FIG. 3 is a side view of the unit of FIG. 1;
FIG. 4 is a partial bottom view of the unit of FIG. 1;
FIG. 5 is an end view of the unit of FIG. 1, with the load lifted;
FIG. 6 is an enlarged sectional view taken along the line 6--6 of FIG. 2;
FIG. 7 is an enlarged end view of the drive unit of FIG. 1;
FIG. 8 is a side view of the drive unit of FIG. 7;
FIG. 9 is a bottom view of the drive unit of FIG. 7; and
FIG. 10 is a diagram illustrating the air and hydraulic controls.
The transporter as shown in FIGS. 1-5 includes a U-shaped frame 12 with parallel arms 13, 14 and a cross member 15. A platform 16 is fixed to the cross member 15 of the frame 12, and a power package 17 is carried on the platform 16. Typically the power package includes an air compressor 20 and a hydraulic pump 21 (FIG. 10) driven by an internal combustion engine.
Air bearings 22, 23 are mounted in the arm 13 and air bearings 24, 25 are mounted in the arm 14. The air bearings may be conventional in design and the frame may be built of box beams and plates in the conventional manner. Reference may be made to U.S. Pat. Nos. 3,756,342; 3,791,477; and 3,796,279 for details of construction of the air bearings and the frame. A retractable guide wheel 28 is carried in the arm 13 and a similar wheel 29 is carried in the arm 14. The wheel 28 is urged downward by an air cylinder 30 and the wheel 29 is urged downward by an air cylinder 31. Reference may be made to U.S. Pat. No. 3,829,116 for details of a suitable guide wheel mechanism.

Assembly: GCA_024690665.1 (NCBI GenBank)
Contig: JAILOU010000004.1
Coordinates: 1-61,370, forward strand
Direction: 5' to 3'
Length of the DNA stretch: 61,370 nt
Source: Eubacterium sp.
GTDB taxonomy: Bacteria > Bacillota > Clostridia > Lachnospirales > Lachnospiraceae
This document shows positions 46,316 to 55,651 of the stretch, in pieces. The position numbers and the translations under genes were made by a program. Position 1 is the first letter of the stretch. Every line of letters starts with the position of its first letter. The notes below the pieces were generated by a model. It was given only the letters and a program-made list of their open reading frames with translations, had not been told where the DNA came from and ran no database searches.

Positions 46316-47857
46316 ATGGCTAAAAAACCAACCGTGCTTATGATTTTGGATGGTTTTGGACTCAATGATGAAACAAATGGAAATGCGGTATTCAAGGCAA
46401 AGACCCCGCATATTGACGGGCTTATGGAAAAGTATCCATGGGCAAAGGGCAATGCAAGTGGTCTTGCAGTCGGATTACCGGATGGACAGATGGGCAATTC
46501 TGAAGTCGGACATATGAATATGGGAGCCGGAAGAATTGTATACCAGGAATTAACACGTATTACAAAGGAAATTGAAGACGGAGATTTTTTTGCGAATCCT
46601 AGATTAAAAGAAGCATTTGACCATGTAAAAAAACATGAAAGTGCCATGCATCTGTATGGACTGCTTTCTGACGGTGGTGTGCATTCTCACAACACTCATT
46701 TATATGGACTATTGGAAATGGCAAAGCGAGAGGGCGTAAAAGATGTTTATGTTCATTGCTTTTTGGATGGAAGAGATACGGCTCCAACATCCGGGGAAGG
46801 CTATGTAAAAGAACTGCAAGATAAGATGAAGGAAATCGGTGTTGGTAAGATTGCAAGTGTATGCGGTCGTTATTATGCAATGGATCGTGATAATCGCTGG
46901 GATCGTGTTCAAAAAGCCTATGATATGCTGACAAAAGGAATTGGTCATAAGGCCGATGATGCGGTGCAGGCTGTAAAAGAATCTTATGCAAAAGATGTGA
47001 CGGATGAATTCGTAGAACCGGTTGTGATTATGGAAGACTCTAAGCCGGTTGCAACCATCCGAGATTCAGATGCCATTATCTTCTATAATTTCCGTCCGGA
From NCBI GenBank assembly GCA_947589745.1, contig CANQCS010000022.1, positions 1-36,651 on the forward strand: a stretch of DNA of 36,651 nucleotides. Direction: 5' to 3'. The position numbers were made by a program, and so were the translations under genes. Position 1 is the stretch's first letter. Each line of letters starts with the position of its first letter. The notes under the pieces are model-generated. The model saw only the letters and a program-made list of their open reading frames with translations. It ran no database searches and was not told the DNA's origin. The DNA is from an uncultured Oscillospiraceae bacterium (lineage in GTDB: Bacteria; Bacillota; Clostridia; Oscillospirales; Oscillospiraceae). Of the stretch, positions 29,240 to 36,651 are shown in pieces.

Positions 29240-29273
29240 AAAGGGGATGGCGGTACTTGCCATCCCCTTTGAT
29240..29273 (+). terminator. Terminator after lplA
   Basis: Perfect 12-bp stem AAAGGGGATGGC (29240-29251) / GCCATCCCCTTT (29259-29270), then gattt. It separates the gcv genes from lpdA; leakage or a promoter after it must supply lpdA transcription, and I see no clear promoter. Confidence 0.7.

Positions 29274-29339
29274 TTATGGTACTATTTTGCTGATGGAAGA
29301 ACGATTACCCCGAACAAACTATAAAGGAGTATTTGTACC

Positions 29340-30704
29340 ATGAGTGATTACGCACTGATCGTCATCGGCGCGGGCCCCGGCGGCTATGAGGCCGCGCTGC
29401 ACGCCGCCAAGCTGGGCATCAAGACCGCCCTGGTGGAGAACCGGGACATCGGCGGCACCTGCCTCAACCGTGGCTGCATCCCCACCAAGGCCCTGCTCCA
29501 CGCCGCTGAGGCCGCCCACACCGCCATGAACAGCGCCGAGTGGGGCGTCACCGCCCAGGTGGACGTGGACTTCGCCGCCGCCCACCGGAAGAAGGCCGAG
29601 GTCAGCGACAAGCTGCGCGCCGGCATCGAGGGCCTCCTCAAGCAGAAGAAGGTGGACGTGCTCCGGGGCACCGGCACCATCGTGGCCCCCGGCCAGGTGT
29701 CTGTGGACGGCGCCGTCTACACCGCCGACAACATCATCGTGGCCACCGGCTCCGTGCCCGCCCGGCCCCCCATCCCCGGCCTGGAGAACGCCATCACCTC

Two load lifters 34 are provided in the arm 13 and two in the arm 14, and one such load lifter is shown in greater detail in FIG. 6. A hydraulic cylinder 35 is positioned inside the arm 14, with one end 36 of the cylinder attached to a vertical wall of the arm by a pin 37. A box member 38 slides laterally within the arm 14 of the frame and has a sloping pad 40 at the inner end. A piston 41 slides in the cylinder 35 and is coupled to the box member 38 by a pin 42. A cushion 43 may be applied on the outer face of the pad 40 if desired.
The frame may be used as described thus far, but preferably is utilized with a drive unit 50 which is adapted to be connected to and disconnected from the frame for propelling and controlling the operation of the frame. The drive unit is shown in greater detail in FIGS. 7, 8 and 9.
The drive unit includes a vertical tank 51, horizontal side members 52, 53, a cross member 54, and coupling members 55, 56, all of which may be of welded steel construction. The coupling members 55, 56 are preferably designed for sliding insertion into box beams 57, 58 of the frame, and may be locked in place by pins 59 (FIG. 3) passing through openings in the box beams and corresponding openings 60 in the coupling members. The box beams 57, 58 preferably are spaced and dimensioned so that the frame 12 can be engaged and moved by the conventional fork lift truck.